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Information Characteristics and Errors in Expectations: Experimental Evidence

  • Constantinos Antoniou, Glenn W. Harrison, Morten I. Lau and Daniel Read
Abstract

We design an experiment to test the hypothesis that, in violation of Bayes’ rule, some people respond more forcefully to the strength of information than to its weight. We provide incentives to motivate effort, use naturally occurring information, and control for risk attitude. We find that the strength–weight bias affects expectations but that its magnitude is significantly lower than originally reported. Controls for nonlinear utility further reduce the bias. Our results suggest that incentive compatibility and controls for risk attitude considerably affect inferences on errors in expectations.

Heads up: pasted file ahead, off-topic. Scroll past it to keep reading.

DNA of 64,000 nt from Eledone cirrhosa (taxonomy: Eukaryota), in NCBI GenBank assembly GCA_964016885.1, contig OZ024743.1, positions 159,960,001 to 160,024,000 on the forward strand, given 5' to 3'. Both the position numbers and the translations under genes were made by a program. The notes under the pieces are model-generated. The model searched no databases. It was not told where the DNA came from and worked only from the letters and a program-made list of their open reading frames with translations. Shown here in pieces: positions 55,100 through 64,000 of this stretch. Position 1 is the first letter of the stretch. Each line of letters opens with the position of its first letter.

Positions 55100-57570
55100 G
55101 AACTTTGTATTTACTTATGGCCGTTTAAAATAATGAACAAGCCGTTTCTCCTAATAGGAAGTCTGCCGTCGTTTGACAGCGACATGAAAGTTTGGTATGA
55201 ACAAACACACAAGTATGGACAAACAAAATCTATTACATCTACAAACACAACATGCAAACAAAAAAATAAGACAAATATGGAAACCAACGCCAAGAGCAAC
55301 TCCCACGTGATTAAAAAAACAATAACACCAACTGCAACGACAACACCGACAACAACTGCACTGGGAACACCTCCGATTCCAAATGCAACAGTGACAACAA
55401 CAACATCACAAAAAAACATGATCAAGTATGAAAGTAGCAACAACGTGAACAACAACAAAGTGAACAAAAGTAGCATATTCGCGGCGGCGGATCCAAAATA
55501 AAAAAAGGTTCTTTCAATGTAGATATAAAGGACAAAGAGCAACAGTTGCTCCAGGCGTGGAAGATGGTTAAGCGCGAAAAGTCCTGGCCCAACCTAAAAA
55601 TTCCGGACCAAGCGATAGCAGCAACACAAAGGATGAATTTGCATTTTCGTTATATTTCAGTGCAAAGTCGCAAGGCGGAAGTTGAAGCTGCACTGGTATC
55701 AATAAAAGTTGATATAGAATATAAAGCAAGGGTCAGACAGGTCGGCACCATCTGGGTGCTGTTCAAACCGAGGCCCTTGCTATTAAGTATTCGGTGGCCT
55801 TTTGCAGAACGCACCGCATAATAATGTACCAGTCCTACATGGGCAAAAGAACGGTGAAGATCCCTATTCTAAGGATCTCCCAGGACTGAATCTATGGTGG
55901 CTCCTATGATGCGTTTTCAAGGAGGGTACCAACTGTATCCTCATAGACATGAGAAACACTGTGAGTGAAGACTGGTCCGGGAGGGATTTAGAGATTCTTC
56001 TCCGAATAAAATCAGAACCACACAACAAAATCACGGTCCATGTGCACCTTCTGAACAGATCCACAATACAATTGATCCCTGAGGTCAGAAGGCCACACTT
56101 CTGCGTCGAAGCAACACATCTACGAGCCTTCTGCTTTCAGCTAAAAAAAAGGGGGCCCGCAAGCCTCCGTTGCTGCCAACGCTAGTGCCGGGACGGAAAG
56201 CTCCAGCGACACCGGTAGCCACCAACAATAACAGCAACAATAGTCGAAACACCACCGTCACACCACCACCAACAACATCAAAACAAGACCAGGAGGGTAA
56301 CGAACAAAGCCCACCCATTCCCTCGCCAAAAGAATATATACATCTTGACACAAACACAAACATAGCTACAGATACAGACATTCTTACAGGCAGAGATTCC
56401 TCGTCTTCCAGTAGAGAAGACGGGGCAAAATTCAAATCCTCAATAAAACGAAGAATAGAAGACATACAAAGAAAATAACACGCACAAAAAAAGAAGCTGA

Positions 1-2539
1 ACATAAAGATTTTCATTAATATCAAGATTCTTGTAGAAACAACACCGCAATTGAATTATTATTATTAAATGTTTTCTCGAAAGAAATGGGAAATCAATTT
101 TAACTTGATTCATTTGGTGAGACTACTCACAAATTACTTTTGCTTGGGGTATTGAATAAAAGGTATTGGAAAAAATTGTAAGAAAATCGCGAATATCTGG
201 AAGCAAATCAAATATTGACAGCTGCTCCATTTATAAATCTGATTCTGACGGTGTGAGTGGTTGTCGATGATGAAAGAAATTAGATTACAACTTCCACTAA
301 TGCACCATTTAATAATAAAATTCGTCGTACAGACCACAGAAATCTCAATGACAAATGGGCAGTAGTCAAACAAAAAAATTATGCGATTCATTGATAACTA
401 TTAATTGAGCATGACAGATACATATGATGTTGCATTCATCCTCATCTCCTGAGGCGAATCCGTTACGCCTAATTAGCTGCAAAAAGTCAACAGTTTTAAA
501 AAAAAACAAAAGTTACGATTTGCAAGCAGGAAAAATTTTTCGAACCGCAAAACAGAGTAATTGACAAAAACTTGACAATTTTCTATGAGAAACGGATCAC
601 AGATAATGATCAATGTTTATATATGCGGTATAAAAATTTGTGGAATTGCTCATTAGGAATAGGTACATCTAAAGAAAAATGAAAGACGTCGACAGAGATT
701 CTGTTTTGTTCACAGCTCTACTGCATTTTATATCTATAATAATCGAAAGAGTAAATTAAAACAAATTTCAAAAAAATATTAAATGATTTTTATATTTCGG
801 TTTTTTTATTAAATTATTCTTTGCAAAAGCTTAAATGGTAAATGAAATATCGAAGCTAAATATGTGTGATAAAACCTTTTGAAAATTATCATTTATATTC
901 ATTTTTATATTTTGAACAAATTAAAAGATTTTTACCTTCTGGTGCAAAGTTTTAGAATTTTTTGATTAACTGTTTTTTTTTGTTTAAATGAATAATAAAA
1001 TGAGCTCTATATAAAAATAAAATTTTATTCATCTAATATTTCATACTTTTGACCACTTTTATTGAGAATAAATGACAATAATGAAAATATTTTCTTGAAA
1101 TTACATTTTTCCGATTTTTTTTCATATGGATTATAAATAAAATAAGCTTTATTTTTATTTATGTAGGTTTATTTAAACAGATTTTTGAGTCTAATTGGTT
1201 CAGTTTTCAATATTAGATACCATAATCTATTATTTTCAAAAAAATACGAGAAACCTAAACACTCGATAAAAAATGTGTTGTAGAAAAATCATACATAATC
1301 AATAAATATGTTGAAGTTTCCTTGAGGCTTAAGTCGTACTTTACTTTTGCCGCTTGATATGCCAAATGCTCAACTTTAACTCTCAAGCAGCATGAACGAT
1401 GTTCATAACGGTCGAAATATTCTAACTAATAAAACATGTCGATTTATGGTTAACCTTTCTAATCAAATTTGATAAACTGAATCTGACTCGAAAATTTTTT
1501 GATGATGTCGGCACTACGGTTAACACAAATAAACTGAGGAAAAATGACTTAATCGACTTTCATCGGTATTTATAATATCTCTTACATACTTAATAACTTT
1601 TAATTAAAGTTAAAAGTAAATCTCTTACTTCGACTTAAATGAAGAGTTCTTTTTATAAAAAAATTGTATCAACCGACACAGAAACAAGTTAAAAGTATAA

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Copyright
Corresponding author
* Antoniou (corresponding author), constantinos.antoniou@wbs.ac.uk, Read, daniel.read@wbs.ac.uk, Warwick Business School, University of Warwick; Harrison, gharrison@gsu.edu, Robinson College of Business, Georgia State University; and Lau, mla.eco@cbs.dk, Copenhagen Business School and Durham University Business School, Durham University. Harrison is also affiliated with the School of Economics, University of Cape Town.
Footnotes
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1

We thank Elena Asparouhova (the referee), Hendrik Bessembinder (the editor), and conference and seminar participants at the 2012 Academy of Behavioral Finance and Economics (NYU-Poly), the 2010 Foundations and Applications of Utility, Risk and Decision Theory (Newcastle, U.K.), and Warwick Business School.

Footnotes
References
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